Chemicals Found in the Environment May Boost Body Weight

Chemicals found in the environment may boost body weight. The US researchers said that chemicals to make non-stick pots and pans, and food wrapping, clothing, and stain-resistant carpets may boost body weight by disrupting the metabolism, especially in women.


Researchers at Harvard T.H. Chan School of Public Health examined the effects of chemicals called perfluoroalkyl substances (PFASs) — have already been linked with cancer, immune dysfunction, obesity, hormone disruption, and high cholesterol.

The study analyzed records for 621 overweight and obese participants in a clinical trial on weight loss conducted in the mid-2000s. The participants spent six months dieting and the study tested the effectiveness of different types of diets weight loss over a period of two years.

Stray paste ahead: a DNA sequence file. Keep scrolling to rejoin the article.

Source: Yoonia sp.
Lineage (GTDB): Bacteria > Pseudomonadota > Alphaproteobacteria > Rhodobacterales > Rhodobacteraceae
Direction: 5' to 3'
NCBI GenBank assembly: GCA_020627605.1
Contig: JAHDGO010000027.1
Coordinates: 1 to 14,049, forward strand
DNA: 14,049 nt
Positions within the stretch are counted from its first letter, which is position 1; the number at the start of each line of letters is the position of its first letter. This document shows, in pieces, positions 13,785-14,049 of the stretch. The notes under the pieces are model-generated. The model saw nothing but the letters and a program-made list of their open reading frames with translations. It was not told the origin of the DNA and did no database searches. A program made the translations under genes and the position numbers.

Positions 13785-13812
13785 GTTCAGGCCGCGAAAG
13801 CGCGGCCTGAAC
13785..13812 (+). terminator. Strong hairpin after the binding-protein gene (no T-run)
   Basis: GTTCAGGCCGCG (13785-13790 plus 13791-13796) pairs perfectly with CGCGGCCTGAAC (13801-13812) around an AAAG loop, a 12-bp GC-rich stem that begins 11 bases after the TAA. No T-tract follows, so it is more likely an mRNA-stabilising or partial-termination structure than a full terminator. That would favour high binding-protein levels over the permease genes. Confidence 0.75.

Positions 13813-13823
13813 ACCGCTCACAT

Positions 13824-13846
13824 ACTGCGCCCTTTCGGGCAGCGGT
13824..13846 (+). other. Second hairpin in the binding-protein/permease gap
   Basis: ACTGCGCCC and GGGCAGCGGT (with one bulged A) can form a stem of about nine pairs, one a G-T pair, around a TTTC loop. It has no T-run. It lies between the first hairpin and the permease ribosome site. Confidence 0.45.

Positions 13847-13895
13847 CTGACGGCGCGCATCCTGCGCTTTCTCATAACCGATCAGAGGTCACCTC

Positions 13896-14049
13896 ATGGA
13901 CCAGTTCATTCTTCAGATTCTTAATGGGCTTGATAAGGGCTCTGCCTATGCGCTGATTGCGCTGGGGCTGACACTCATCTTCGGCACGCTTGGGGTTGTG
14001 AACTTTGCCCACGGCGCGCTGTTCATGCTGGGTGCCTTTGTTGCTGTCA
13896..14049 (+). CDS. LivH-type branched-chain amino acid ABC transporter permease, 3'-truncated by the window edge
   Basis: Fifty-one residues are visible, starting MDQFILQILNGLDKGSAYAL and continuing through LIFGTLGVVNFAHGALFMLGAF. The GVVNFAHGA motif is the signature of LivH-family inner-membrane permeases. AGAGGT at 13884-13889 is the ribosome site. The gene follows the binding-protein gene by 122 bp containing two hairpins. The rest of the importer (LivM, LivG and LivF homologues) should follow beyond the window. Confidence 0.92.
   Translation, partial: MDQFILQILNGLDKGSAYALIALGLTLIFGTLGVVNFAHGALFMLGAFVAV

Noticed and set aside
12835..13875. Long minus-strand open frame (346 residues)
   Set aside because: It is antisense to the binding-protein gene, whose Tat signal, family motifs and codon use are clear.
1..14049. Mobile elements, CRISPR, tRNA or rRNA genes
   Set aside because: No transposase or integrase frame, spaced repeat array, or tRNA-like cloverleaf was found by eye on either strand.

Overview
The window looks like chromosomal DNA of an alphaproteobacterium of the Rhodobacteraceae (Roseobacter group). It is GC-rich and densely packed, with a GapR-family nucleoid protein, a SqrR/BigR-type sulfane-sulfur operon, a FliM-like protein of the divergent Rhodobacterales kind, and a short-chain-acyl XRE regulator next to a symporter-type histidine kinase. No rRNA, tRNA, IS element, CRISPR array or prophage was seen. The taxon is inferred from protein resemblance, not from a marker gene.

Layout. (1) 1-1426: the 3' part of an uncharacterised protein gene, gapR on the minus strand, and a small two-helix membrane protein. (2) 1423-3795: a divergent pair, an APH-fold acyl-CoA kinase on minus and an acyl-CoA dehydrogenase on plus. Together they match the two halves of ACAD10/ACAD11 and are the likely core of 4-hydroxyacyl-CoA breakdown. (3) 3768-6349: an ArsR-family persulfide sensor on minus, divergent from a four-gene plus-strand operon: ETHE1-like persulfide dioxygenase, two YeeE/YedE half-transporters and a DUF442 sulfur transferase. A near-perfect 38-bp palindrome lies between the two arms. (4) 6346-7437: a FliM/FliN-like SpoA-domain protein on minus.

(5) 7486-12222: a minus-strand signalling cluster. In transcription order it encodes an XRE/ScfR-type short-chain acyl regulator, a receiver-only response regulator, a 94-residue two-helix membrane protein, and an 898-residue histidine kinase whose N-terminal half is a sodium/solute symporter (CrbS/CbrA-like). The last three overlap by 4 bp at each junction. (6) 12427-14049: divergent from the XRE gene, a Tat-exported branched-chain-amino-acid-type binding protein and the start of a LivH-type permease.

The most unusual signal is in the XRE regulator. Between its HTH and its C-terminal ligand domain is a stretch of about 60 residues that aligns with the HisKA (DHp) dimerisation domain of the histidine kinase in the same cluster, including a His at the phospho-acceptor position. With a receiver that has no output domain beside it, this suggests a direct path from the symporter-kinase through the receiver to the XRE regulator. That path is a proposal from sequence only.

Those on the program lost weight 6.4 kilograms 4kg over the six months of the diet, but then regained 2.7kg in the following 18 months. According to a report published in the journal PLOS Medicine, those who gained the most weight back had the highest blood levels of PFAS and with the effects more pronounced in women.

“We typically think about PFASs in terms of rare health problems like cancer, but it appears they are also playing a role in obesity, a major health problem facing millions around the globe,” said Philippe Grandjean, study co-author and adjunct professor of environmental health at Harvard Chan School.

The research findings suggest that chemicals found in the environment may boost body weight so people should try to avoid or reduce PFAS exposure that will help them maintain a stable body weight after they successfully lose some weight.


Share this post